Seventy-five years ago, towns and cities in Canada, Europe and allied nations witnessed an outpouring of emotion as residents took to the streets to celebrate. May 8, 1945 was Victory in Europe Day, or VE-Day, and it signalled Germany’s unconditional surrender and, for some, the end of the Second World War.
This year, while the world grapples with the COVID-19 pandemic, commemorations of this historic day will be smaller than usual as local Royal Canadian Legion branches ask community members to take a few moments of remembrance from home.
“We need to reflect what they did for us and what we have today,” said Norm Scott, president of Royal Canadian Legion Branch #91 in Langford. “We have to be thankful for what they died for, to give us what we have today.”
In Langford, Scott said they’ll lay candles and a wreath at the cenotaph in Veterans Memorial Park. He hopes flags will be at half mast as well, noting that the Legion’s flag is already at half mast to honour the Canadian Forces members recently lost in the Cyclone helicopter crash in the Ionian Sea.
“I ask that the community take two minutes out of their day on [May 8] for remembrance,” Scott said.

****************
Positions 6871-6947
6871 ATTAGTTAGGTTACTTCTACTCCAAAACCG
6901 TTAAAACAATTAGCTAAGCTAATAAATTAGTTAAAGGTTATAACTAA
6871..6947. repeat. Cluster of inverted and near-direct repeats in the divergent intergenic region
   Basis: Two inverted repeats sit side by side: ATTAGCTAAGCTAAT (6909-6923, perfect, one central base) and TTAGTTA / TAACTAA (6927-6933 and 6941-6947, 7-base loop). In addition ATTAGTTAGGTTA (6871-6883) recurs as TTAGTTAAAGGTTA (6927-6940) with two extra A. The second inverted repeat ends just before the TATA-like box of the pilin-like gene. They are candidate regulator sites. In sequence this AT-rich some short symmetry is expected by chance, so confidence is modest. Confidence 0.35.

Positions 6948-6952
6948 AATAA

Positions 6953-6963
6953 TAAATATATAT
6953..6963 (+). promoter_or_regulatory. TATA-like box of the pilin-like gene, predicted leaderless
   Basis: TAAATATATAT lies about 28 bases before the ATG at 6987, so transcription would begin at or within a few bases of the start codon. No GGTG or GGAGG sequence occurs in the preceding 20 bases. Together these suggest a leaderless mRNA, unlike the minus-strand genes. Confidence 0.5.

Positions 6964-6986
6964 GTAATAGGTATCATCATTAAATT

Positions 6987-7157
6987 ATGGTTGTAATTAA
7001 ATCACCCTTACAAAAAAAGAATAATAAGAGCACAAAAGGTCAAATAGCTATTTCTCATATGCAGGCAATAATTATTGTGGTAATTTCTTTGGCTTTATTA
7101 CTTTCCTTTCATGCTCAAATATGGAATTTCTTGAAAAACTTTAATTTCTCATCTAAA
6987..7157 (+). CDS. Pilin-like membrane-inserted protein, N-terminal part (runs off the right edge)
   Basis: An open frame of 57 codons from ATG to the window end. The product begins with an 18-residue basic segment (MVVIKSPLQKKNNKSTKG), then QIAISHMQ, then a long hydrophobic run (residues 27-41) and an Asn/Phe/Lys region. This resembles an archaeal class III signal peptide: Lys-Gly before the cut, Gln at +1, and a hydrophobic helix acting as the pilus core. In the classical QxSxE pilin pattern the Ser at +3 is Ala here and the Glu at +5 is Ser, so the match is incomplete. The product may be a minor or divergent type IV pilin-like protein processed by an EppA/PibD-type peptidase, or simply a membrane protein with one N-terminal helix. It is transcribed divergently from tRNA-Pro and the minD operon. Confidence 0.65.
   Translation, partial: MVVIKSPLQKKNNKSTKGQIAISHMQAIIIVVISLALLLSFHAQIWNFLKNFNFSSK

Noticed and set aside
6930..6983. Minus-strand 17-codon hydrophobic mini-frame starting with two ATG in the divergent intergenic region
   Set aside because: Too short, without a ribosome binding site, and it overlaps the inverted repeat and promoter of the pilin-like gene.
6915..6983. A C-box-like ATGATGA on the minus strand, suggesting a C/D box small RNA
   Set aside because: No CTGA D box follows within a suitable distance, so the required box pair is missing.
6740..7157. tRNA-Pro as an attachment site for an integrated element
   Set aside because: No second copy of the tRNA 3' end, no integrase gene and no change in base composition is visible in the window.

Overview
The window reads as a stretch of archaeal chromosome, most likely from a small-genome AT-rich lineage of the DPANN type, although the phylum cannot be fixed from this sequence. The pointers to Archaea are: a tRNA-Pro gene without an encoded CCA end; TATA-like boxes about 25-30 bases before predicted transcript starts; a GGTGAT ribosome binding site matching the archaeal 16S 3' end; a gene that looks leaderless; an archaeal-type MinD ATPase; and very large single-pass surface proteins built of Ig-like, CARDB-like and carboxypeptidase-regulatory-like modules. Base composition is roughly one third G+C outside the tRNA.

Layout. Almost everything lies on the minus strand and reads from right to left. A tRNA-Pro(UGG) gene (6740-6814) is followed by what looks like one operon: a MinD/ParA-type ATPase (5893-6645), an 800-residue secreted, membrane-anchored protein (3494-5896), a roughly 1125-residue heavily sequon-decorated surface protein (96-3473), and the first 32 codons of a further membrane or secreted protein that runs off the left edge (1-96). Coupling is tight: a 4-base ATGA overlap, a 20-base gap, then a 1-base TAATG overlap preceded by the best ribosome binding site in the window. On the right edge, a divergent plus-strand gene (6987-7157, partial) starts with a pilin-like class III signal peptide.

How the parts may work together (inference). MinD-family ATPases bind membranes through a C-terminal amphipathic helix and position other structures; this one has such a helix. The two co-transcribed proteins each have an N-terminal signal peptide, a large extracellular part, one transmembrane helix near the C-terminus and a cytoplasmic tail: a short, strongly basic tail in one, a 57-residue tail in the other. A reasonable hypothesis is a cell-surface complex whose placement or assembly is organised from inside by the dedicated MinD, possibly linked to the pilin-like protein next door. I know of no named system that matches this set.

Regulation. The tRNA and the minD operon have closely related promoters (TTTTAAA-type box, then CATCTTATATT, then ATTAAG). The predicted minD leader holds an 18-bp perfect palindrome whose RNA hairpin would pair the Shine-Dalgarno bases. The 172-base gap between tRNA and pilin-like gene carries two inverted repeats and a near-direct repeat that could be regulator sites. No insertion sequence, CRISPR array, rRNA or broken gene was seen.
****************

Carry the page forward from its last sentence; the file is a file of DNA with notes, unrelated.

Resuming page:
The Royal Canadian Legion Trafalgar/ProPatria Branch #292 in Victoria had a few plans to commemorate the 75th anniversary of the end of the Second World War but due to the pandemic, will be cancelling them.
Angus Stanfield, dominion vice president and chair of the Poppy and Remembrance Committee, said it’s unfortunate they won’t be able to hold the event, noting that this year marks the end of the Battle of the Atlantic as well.
The Battle of the Atlantic was the longest continuous military campaign in the Second World War in which Canada played a central role.
“Without a doubt I’ll be holding a few moments of silence,” Stanfield said. “I have it in mind that I’m going to go down to the cenotaph when it’s not going to interrupt anybody … I even thought I might take my [bagpipes].”
In Sooke, Royal Canadian Legion Branch #54 tried something new.
President Richard Steele said they combined ceremonies for the Battle of the Atlantic and VE-Day on May 3, with a Facebook livestream for community members to watch from home. A bagpiper, Steele and one other person were at the cenotaph to lay a wreath and call out the names of ships that went down during the battle. The fallen soldiers who recently died in the helicopter crash were remembered as well.
Steele said this way, the community could still join in remembrance despite the pandemic.
“Why is it important to remember? Perhaps one of the main reasons is so we don’t fall into the same traps as were set then,” Steele said. “We need to teach our young people that we don’t glorify war, we glorify those who went to war for us so we can live in the world.”